Science Questions

Why do things float on the space station?

Mon, 15th Jun 2015

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TERRY72763 asked:

If gravity holds the space station in orbit then why is it 0g inside?


If gravity can hold the space station in orbit, than why does the supposedly from space tele- visit always shown as 0g. Wouldn't gravity be present in an orbiting body? Even minutely! the why don't the interviewed bodies fall towards the gravity holding the spacecraft in orbit?


Science humourist Dave Zobel had a go at answering Terry's question

Dave - Why do the astronauts float about? If they just put on heavy boots, wouldnít they be able to stomp around like the rest of us? The brief answer Terry, is the same reason that when you jump off of a very high building with your keys in your hand Ė which I donít recommend Ė as you are descending to the Earth, your keys sort of float up from your hand. They donít stay anchored in your hand and the things that are in your pockets donít stay anchored there. and the reason for that is because you and your keys, and everything else are all falling at the same time and at the same rate, well thatís what's going on with the International Space Station and really, anything else in orbit. You are falling not to the Earth but around the Earth, but itís the same idea. And everything is falling. So, itís all falling at the same rate. Thatís also the reason that when astronauts train in the airplane known colloquially as the vomit comet where they go up and then come crashing down towards the Earth and then at the last moment, pull out and go up again and do that over and over, and over until everybody has had the chance to see what everybody else had for breakfast. There's that same weightless period and that gives them 20 or 30 seconds to be able to float around and feel what itís like to be in the International Space Station.



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The space station in orbit is in "Free Fall" so everything in it experiences the same gravitational force and acceleration. The space station and everything in it is falling together, so there is no relative acceleration--no relative force. This is the same reason you feel weightless at the very top of the arc on a swing, or when the roller-coaster plunges, or if you ever happen to go sky diving.

The weight or "force of gravity" that you feel in your feet when standing isn't really the force of the Earth pulling you down--It is the equally strong force of the ground pushing you back up. chiralSPO, Wed, 10th Jun 2015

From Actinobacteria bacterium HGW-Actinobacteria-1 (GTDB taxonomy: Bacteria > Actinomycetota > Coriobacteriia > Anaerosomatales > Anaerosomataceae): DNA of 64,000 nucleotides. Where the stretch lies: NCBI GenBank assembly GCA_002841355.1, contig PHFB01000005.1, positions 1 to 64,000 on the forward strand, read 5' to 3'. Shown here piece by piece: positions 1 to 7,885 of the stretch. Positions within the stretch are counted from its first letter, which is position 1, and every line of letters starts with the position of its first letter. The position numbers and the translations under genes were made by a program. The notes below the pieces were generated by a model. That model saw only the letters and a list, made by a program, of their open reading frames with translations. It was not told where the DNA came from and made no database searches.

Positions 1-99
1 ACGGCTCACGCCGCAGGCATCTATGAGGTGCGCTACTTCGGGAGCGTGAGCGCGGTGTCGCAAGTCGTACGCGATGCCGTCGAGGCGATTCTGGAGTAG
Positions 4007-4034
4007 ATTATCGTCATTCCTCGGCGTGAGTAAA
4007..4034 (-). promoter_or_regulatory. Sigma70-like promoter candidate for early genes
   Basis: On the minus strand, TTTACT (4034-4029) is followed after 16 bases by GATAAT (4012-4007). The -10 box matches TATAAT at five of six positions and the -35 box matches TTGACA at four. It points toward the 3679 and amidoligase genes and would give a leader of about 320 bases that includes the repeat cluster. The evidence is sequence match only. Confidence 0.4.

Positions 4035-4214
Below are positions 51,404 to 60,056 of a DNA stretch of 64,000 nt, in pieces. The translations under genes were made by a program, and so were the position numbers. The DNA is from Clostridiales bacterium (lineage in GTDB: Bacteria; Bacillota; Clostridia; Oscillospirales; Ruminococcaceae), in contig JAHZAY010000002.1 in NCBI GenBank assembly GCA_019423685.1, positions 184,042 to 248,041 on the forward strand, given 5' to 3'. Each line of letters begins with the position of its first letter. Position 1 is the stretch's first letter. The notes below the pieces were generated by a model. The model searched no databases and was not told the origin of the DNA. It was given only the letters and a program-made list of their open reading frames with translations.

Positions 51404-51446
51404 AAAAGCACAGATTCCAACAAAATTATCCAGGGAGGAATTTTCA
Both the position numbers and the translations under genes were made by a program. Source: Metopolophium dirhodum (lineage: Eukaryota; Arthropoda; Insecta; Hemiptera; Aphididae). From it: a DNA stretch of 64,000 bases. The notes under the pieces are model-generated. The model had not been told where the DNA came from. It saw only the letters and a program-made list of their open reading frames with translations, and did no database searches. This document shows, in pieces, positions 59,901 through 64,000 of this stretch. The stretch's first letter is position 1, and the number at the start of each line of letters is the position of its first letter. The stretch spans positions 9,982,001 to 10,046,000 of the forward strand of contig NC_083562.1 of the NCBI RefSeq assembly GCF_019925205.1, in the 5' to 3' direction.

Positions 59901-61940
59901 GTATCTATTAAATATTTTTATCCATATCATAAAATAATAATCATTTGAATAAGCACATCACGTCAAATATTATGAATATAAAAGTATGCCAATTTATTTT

Very good! When you posted that I was in the middle of writing a full treatment of this explanation. Since it took some effort I'd like to post it rather than toss it out. In any case it merely adds to what you said rather than contradicts it in anyway.

My response to the question:

All of your questions can be resolved if you understand a few things about gravity (In what follows we'll assume that the mass of the source of gravity is so large compared to the object orbiting it that the planet can be considered to be at rest).

1) Gravitational force is proportional to mass - One of the important thing to know about the gravitational force acting on a body is that the force is proportional to the mass of the body on which its acting. If the source of gravity (I'll call it a planet) is either a point object, located at the origin of the coordinate system we'll use to describe the motion, or the mass density is spherically symmetric then the force due to gravity on a particle of mass m which is outside the body has the value Fg = GMm/r2n where n is a unit vector pointing from the particle to the source of gravitation (again, I'm assuming the source is spherically symmetric).

2) Acceleration of a body in a gravitational field is independent of the mass of the body - Since force on a body of mass m and acceleration a is F = ma we can see that force is proportional to mass. It follows this that the acceleration of a body in the gravitational field of a planet is independent of its mass so long as the dimensions of the body are small enough such that any differences in the gravitational force (i.e. gradients in the field) over the body can be neglected, and we make our observations over a small enough interval of time. When the acceleration is due to gravity the force is referred to as gravitational acceleration and is represented by the vector g. This follows since when we equate the two expressions we get

F = ma = GMm/r2n


g = GM/r2n

3) If an object is moving at a speed, the instantaneous direction being parallel to the surface of the gravitating body, then the gravitational force will equal the centrifugal force that is required to force a body to move in a circle then the body will be in a circular orbit around the source.

4) Since the acceleration of any body moving in a gravitational field is independent of its mass it follows that if two bodies have near each other and start off with the same speed and direction then they will remain near each other. They wonít move relative to each other. This will hold of any number of particles, people, hotdogs, bottles of Tang, etc. Since this fits the definition of an inertial frame of reference it then follows that the interior of the space shuttle is a weightless environment. There is effectively no gravitational field inside the shuttleís cabin. To be precise itís referred to as a microgravity environment since the gravitational field of planets have gradients in them (also known as spacetime curvature). You can learn more about microgravity at NASAís website at:

PmbPhy, Wed, 10th Jun 2015

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